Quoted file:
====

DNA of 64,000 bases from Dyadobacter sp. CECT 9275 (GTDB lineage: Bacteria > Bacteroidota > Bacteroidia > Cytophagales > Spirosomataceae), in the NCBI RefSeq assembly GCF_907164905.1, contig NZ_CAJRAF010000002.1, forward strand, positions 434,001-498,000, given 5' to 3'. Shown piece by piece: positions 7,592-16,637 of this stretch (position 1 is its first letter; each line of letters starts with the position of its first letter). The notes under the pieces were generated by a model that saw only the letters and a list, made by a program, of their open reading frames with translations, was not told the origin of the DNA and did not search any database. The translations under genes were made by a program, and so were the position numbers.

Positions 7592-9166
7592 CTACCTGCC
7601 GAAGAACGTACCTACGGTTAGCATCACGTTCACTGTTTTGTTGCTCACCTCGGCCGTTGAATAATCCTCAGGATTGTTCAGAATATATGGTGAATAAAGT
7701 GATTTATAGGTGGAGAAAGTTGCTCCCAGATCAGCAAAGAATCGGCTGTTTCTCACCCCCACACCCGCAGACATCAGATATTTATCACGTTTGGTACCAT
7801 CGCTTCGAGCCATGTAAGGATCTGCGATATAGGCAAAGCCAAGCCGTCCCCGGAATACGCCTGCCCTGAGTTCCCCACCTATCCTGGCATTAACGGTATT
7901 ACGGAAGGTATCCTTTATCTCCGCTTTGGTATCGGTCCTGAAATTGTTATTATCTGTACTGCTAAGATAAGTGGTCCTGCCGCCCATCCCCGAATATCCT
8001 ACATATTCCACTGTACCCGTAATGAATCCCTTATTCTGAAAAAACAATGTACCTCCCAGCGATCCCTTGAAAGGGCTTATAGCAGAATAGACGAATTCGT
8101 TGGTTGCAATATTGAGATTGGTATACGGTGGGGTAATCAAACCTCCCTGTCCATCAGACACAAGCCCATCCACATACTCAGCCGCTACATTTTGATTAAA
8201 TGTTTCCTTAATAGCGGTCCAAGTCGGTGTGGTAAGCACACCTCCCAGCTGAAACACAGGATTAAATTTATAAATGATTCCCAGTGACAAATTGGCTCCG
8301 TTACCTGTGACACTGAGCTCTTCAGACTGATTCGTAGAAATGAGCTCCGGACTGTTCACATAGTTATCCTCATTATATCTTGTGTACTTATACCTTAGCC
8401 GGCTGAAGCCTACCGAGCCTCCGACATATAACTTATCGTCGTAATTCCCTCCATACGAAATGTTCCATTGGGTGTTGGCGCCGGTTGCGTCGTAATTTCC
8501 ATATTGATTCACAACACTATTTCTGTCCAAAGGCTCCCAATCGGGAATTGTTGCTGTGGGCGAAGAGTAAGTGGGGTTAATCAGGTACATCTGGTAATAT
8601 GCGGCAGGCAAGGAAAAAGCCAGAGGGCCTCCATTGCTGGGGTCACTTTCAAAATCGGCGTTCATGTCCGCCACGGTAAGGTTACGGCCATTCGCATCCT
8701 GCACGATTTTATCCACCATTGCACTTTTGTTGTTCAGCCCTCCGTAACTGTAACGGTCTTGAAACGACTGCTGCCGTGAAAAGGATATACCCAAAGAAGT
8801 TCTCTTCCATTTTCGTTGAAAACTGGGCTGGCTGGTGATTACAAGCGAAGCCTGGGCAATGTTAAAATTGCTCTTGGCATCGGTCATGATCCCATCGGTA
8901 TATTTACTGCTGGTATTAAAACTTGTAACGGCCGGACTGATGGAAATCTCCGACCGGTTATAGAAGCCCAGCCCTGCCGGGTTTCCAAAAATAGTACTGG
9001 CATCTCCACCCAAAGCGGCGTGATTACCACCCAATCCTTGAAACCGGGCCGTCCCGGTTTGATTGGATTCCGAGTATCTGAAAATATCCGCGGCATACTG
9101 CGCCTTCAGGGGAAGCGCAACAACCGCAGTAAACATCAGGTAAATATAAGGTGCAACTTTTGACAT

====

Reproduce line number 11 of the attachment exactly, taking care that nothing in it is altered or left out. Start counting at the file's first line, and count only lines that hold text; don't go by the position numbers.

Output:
8301 TTACCTGTGACACTGAGCTCTTCAGACTGATTCGTAGAAATGAGCTCCGGACTGTTCACATAGTTATCCTCATTATATCTTGTGTACTTATACCTTAGCC